‘Transform Australia’: Critical minerals key in calls for $100 billion green plan

The federal government is facing calls to spend significantly more on developing green industries.

The federal government is facing calls to spend significantly more on developing green industries. Photo: TND

Climate advocates are pushing the Albanese government to spend $100 billion more on green industries, warning Australia must remain competitive as the United States and China invest at unprecedented rates.

A coalition of advocates including the Australian Council of Trade Unions (ACTU), Smart Energy Council and the Australian Conservation Foundation are making the case for a huge uptick in the decarbonisation economy at a conference being held in Canberra this week.

They hope to convince the government that a policy similar to the US Inflation Reduction Act – which set aside hundreds of billions of dollars for green industries – is needed.

A proposed plan would see the federal government pledge billions of taxpayer funds to develop industries like green steel and aluminium, as well as refining critical minerals.

The Albanese government is also facing pressure to invest more money in establishing Australia as a green manufacturer in areas like solar, wind and battery storage.

Gavan McFadzean, climate and energy program manager at the Australian Conservation Foundation, said Australia must set itself up to succeed in emerging green industries now so that it’s not left behind as other nations pursue ambitious plans.

“This opportunity to transform Australia’s economy to build manufacturing and green energy jobs is made possible by the climate crisis,” he said.

“We should never lose sight of the fact that the global economy must rapidly decarbonise.”

‘Back to basics’

The calls for significant investment in green industries have raised questions about the role Australia will play in efforts to decarbonise the world over coming decades.

Some experts argue taxpayers should prioritise areas where Australia has a natural advantage, and avoid over-subsidising industries that will struggle to be competitive globally.

Independent economist Nicki Hutley, who is also a Climate Council councillor, said governments must urgently invest in emerging green industries as well as helping households decarbonise, but that the idea of Australia as a renewable superpower able to manufacture goods broadly was somewhat of a “fig leaf”.

Governments must do more to help households decarbonise, experts say. Photo: AAP

“We need to go back to basics and ask what is the actual cost of adaptation, what are the industries that are going to go and where are the opportunities,” Hutley said.

“But it’s a question of which bits of the puzzle Australia can solve … we want to stick to things where we know we have a comparative advantage.”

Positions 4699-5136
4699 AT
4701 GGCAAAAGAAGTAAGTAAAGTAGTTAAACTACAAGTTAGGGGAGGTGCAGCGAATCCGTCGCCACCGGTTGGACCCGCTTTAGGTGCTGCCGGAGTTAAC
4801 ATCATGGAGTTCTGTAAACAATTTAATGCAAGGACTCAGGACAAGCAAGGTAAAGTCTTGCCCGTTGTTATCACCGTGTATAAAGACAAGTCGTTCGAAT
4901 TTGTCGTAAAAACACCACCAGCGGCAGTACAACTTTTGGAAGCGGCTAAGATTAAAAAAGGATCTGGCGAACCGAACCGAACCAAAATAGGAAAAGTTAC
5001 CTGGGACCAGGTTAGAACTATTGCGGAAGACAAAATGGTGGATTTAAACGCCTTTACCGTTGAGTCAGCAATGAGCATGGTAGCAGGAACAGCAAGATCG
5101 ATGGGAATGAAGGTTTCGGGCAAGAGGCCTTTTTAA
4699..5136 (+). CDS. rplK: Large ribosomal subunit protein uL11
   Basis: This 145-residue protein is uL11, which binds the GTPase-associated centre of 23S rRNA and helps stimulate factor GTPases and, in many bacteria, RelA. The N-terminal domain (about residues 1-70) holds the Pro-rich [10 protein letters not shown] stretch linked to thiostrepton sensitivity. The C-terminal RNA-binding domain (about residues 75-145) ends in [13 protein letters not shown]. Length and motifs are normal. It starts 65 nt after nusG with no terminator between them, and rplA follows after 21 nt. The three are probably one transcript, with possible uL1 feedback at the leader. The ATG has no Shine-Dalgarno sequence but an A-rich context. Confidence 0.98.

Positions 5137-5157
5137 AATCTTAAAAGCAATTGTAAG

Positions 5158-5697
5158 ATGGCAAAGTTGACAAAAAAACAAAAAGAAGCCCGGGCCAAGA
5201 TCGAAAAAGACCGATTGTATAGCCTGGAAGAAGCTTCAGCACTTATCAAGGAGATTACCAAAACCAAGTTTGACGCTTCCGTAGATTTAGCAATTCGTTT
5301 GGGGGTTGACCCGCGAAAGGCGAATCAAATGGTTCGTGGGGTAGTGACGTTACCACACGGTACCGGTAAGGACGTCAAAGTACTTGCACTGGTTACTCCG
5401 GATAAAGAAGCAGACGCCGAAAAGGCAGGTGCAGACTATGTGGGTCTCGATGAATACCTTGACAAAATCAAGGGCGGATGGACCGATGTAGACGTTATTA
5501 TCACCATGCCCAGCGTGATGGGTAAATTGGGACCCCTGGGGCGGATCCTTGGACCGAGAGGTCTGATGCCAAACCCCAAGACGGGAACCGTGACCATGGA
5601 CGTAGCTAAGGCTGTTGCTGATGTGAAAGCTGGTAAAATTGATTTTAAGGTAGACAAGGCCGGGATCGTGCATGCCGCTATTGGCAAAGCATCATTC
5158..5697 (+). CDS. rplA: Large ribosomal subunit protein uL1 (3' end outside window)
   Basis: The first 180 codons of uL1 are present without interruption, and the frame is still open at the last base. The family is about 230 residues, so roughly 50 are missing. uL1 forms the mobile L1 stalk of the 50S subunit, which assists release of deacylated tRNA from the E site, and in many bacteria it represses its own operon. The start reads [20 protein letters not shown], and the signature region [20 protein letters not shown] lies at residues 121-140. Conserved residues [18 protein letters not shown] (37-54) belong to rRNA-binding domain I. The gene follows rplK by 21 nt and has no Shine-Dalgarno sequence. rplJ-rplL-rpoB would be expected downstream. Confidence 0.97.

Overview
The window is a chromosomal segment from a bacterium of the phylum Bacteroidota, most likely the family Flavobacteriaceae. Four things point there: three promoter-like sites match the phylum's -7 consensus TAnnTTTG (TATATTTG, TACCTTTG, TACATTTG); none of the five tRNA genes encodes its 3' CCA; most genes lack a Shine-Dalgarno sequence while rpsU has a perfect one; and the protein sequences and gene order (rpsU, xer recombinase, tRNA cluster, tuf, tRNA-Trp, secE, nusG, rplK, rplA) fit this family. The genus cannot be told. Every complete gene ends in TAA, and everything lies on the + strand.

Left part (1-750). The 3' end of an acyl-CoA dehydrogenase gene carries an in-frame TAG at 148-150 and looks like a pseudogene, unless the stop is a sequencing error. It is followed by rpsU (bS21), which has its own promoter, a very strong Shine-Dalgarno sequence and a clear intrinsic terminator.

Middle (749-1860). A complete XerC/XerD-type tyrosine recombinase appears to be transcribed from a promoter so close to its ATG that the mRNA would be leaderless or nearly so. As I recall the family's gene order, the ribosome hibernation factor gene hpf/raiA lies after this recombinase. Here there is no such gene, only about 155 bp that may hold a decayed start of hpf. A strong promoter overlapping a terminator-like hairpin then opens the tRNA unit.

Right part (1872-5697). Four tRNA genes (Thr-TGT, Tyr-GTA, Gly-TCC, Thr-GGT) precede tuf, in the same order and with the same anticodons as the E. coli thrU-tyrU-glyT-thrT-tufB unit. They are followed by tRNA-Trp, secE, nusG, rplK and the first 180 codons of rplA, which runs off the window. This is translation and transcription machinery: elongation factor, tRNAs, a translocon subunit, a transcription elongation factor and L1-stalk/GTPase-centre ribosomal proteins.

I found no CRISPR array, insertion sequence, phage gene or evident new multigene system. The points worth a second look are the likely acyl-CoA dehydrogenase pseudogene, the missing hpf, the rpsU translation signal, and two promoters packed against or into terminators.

Natural advantages

Those areas of advantage include critical minerals processing, whereas areas like manufacturing electric appliances and industrial inputs for renewables are more challenging for Australia, which has a far smaller industrial base than China or the US.

Respected decarbonisation expert Saul Griffith, who helped design the US green industry package, said on Monday that critical minerals are a key area that Australia can succeed in.

He said Australia is either the “first, second, third or fourth” biggest producer of key minerals like copper, nickel, magnesium, cobalt and lithium, which are needed for renewable industries.

“[The Inflation Reduction Act] is making everyone look all over the world to find out where all the materials are going to come from and who’s going to make what,” he told ABC radio.

“The whole world needs the same things. We need wind turbines, we need solar cells, we need batteries, we need heat pumps … we even need appliances like water heaters and induction stoves.

“And we need to ramp up the production of all of those things five [to] 10 times globally than they are today.”

‘Genuine’ opportunities

Hutley agreed Australia must invest heavily in areas such as critical minerals and be “really careful” not to prop up manufacturing industries that would struggle to compete globally.

Indiscriminate industrial funding risks delivering artificially higher prices for families and firms, which could delay decarbonisation, she said.

But Australia’s industrial base must also be considered because industries that will need to shut down in coming decades – such as coal mining – will need to be replaced by other opportunities.

McFadzean agreed Australia should focus its industrial investments in areas of comparative advantage, saying critical minerals was an obvious area alongside select manufacturing of components for large-scale renewable energy projects.

“People are right to say we won’t outcompete mass production in China, but there are components for renewable and battery manufacturing we can build,” he said.

“These are genuine manufacturing opportunities.”

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